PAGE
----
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Dr. Lowenstein

The Link between Social Media and Mental Health

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Approximately 79 percent of Americans have some type of social media profile, according to 2019 statistics. In fact, estimates indicate that the number of worldwide users reached 2.34 billion, and that figure is expected to grow. While we still know very little about how social media impacts an individual’s behavior and mental health, some studies are now linking social media use to increased depression and loneliness. Several things may be contributing to this phenomenon.

For starters, social media provides a platform for comparing yourself with others. It’s about that feeling you get when your friends post a photo of their beach vacation and everyone in the photo is smiling and happy. When you perceive someone else’s life as being perfect and problem-free, it’s easy to start making comparisons. But people rarely share the darker aspects of their life on social media, and they may not be as happy as they appear in their photos.

We also live in a culture where celebrities often showcase their glamorous lives on social media. This can make everyone else feel like they simply don’t measure up. The problem is even more intense for individuals who struggle to perform as well as or better than their peers, which often leads to feelings of inadequacy. Individuals who check their social media feeds numerous times a day are more likely to make these social comparisons.

Another unfortunate outcome of increased social media use is the fear of missing out. This occurs when people feel like they should have been somewhere – but they weren’t invited. In some instances, they may wonder why they weren’t included and feel isolated as a result.

Any one of these situations can lead to depression and poor mental health, and in extreme instances, an increased risk of suicide. If you’re worried about social media and how it may be affecting your wellbeing, here’s what you can do:

  • Decrease your social media use. Researchers who study the link between social media and wellbeing found that decreasing your time on social media can help you feel less depressed and lonely. In other words, the association is real. However, complete abstinence may not be realistic in a world where social media is so engrained in the culture. Start by decreasing the amount of time you spend on social media and see if it leads to better mental health outcomes.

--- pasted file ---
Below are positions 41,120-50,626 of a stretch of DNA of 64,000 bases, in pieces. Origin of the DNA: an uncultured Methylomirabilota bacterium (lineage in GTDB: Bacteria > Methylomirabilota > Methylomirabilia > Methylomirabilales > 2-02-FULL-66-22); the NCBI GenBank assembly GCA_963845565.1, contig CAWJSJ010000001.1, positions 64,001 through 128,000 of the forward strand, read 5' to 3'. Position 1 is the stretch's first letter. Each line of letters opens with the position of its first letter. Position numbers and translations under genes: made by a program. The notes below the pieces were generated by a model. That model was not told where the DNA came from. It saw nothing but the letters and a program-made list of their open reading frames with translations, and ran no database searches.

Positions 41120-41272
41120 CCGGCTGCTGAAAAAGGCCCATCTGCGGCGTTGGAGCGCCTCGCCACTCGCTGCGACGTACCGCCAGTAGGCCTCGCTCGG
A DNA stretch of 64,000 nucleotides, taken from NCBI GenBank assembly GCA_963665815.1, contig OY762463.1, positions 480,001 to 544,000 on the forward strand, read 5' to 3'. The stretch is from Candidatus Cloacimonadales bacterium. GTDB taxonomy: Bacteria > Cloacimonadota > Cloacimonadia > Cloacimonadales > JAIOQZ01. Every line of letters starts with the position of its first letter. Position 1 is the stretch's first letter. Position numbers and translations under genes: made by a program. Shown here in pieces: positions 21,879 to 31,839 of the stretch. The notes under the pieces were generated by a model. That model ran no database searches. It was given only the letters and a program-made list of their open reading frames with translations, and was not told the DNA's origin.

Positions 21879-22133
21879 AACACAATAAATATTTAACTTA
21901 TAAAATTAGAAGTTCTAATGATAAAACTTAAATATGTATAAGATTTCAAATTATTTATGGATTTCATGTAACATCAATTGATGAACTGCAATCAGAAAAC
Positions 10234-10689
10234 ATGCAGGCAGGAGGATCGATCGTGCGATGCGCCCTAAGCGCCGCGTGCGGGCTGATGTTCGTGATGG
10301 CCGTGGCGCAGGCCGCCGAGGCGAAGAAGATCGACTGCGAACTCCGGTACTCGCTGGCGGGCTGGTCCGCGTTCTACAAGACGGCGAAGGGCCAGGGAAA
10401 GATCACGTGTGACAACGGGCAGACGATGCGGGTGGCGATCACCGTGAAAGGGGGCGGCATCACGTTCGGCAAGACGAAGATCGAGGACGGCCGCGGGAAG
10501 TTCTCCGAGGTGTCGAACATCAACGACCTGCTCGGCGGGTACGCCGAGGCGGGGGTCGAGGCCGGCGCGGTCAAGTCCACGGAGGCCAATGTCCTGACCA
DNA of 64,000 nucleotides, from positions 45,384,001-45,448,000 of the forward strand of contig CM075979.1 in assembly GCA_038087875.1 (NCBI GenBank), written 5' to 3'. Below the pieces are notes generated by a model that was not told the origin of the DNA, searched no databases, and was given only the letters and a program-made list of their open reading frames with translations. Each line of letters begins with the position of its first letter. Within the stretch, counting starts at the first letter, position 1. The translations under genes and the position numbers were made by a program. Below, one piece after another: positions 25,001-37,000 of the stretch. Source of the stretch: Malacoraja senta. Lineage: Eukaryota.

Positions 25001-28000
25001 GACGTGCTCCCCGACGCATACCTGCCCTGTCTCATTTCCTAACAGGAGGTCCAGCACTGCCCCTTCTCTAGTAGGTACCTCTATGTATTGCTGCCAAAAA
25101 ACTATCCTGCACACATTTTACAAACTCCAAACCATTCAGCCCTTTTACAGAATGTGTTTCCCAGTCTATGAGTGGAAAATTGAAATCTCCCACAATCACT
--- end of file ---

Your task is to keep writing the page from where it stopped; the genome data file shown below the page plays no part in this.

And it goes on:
• Compare yourself to yourself – not to others. Instead of comparing yourself to someone else, try to measure where you were in the past and how far you’ve come. At the same time, set some goals for what you’d like to accomplish in the future. Focusing on self-improvement is a much healthier way to measure your personal success.
  • Remember that the playing field is not always level. You might be tempted to think you’re simply not trying hard enough, but life is about more than hard work. Truth is, not everyone has the same opportunities, and some people are born with certain advantages over others. It’s important to keep this in mind.
  • Realize that you don’t know the whole story. When you see that photo of smiling faces on the beach vacation, don’t assume that everything is as perfect as it seems. Keep in mind that you’re only seeing a snapshot of what’s really happening in a person’s life.

Bottom line: While we know very little about how social media affects our mental health, we do know that decreased use can improve a person’s wellbeing. If social media is making you depressed, it may be time to focus on other things.

David Lowenstein, Ph.D. is a psychologist and the clinical director of Lowenstein & Associates, Inc. in Columbus, Ohio. In addition to providing therapeutic services to individuals and families, he offers training and consultation to numerous associations, schools and agencies around the country. Additionally, he is a frequent radio and TV guest and a resource and contributing writer for numerous newspapers and magazines nationwide. Contact Dr. David Lowenstein at 691 South Fifth Street, Columbus, Ohio, 43206, or call 614.443.6155 or 614.444.0432.